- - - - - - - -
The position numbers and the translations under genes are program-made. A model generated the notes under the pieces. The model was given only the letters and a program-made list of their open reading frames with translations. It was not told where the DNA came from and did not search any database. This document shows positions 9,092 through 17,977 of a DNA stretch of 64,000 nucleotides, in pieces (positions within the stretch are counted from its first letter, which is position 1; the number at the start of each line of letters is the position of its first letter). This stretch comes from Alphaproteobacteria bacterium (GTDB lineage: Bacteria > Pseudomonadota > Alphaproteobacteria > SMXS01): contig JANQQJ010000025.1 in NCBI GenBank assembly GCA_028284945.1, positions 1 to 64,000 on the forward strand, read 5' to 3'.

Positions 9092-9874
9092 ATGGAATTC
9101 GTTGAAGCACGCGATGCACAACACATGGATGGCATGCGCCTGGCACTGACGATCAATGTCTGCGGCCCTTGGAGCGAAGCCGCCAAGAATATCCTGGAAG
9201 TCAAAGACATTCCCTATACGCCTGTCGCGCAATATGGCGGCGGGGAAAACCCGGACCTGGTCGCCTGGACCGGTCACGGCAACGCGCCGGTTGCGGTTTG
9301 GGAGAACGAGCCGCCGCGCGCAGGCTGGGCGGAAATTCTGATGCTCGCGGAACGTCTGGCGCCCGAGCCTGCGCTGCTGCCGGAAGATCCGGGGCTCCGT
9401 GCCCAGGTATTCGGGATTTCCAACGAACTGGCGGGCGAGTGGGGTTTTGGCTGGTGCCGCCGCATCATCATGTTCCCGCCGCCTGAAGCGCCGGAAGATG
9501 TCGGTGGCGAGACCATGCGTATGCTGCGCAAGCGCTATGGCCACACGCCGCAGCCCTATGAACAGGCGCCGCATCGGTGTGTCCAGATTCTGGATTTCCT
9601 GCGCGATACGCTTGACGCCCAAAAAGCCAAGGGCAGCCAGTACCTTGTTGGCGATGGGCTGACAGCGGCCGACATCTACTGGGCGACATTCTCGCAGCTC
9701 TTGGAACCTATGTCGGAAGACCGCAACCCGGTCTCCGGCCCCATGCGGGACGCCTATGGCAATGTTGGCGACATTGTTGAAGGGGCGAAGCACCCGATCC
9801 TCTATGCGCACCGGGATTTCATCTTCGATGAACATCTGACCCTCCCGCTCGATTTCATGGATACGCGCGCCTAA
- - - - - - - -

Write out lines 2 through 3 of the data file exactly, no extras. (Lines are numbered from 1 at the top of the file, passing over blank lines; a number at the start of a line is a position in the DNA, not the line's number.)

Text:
Positions 9092-9874
9092 ATGGAATTC